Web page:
March 14, 2013
The wind is gusting on the quad this morning. The white landscape gives no clue that we are already over halfway through Lent — which, apart from all its connotative associations with reflection and preparation for Easter — is supposed to mean “spring.”
Neither the intensity of winter nor the intensity of the semester has yet given way to the more relaxed warmth of springtime in Houghton. The sap is not running in the maple trees. No sign of green shoots where the chapel tulips are supposed to be. No frisbees on the quad. Only the gradual daily changes in light signal that, sooner or later, winter will have to yield.
The calm Ash Wednesday chapel service several weeks ago stands in sharp contrast to the unfolding Lenten season that we have experienced as a Houghton community this year. We had some inkling in January that this could be an especially busy spring semester. The visible construction of the baseball and softball stadiums is only the most evident of the many changes that are going on throughout the college as we seek to prepare Houghton College for mission effectiveness in the 21st century. Changes in government regulation, ongoing national economic uncertainty, changes in the church, changing expectations of students and their families, globalization, technological innovation — all require Houghton to think differently if we want to stay true to our longstanding mission of preparing graduates for extraordinary lives of Kingdom purpose and global impact.
Nothing could have fully prepared us for the shocking and tragic news that recent Saturday evening that one of our most gifted students had disappeared and apparently chosen to take his own life. Despite being loved by his colleagues and supported by faculty mentors and many others in our college community, he could not see his way forward. His friends, his family, and many on our faculty and staff will never be the same. They will walk with memories and unresolved questions as long as they live.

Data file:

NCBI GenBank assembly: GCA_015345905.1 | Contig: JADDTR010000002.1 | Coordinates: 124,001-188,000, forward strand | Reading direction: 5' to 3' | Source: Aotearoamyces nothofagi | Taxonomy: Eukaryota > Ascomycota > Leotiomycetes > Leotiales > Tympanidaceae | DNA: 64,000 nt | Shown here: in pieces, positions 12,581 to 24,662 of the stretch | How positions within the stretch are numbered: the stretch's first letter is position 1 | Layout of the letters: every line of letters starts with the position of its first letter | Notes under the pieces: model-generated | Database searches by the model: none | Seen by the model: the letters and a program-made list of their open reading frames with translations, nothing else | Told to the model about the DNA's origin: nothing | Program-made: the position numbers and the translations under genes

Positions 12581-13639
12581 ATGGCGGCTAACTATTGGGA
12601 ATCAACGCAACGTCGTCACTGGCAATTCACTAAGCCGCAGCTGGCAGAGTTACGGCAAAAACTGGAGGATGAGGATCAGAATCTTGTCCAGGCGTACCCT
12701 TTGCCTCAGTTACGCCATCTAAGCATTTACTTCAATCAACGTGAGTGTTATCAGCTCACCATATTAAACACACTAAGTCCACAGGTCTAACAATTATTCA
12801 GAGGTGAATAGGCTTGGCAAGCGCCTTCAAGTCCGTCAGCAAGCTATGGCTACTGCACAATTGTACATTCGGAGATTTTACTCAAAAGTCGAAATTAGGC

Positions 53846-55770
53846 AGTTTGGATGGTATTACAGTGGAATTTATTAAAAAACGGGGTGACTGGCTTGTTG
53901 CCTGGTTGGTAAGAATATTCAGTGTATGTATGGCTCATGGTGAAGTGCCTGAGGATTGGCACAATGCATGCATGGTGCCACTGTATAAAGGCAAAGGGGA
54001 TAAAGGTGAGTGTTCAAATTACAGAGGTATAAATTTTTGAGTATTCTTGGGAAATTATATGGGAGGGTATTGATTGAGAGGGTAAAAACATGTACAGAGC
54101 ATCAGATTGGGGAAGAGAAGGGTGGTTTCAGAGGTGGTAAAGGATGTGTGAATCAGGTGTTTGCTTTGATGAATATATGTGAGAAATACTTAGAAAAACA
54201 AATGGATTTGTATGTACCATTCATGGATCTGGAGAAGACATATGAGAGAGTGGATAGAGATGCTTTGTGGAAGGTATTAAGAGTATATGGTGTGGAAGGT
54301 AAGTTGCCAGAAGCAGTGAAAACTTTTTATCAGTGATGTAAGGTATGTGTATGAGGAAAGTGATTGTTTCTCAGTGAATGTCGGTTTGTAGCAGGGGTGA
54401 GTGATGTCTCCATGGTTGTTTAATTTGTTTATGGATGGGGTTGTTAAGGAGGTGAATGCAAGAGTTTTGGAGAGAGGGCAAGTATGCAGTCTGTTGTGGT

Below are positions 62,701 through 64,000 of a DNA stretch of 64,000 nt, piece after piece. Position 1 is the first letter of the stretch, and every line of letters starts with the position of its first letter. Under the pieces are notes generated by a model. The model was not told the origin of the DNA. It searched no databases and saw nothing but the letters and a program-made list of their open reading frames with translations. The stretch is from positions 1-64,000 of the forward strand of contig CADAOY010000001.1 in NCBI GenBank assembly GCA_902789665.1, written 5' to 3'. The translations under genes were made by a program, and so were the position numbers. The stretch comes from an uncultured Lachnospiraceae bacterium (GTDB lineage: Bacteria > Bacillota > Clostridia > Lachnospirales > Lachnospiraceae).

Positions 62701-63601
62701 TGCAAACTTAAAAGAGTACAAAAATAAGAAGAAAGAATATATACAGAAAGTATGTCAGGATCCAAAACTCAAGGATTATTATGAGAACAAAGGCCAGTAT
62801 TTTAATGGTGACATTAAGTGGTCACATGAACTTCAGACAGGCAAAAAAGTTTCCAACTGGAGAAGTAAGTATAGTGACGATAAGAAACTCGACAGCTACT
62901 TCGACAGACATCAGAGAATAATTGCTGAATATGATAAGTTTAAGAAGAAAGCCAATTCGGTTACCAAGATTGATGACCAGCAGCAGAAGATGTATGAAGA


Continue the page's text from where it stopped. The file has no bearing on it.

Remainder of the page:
In the midst of this tragedy, I saw the Houghton community at its best. The student life staff, under the leadership of their new vice president, immediately began to work out the plans that long ago had been carefully put in place for just such a time as this. They worked as a team all weekend — the dean of the chapel, the counselors, the residence life staff, each ministering out of his or her particular gifts to the needs of the family and the students. The whole community gathered in the chapel on Monday morning. A special program had been prepared to update the community, to bring wise counsel about grieving, and to offer words of hope from Psalm 131. The rich and total silence after the meditation, as we lifted our hearts to the only One who could fully bear the pain of this moment, was unforgettable. In the days that followed, the community gathered around the parents as they came to campus; faculty and staff devoted countless hours to talking with our students; and we remembered the student in a moving service of gratitude and hope grounded in the Gospel story of Redemption that is always at the heart of Houghton — but especially powerful in times like this.
We are continuing through this Lenten season — continuing to be faithful to our respective assignments, trying to be content with “seeing through a glass darkly,” confident that, someday, in the fullness of time, we shall see “face to face” (I Corinthians 13). Like all of God’s creation, we are waiting here at Houghton, not always patiently, for Easter.
Grace, Peace, and Hope to you today.
Shirley A. Mullen, Class of 1976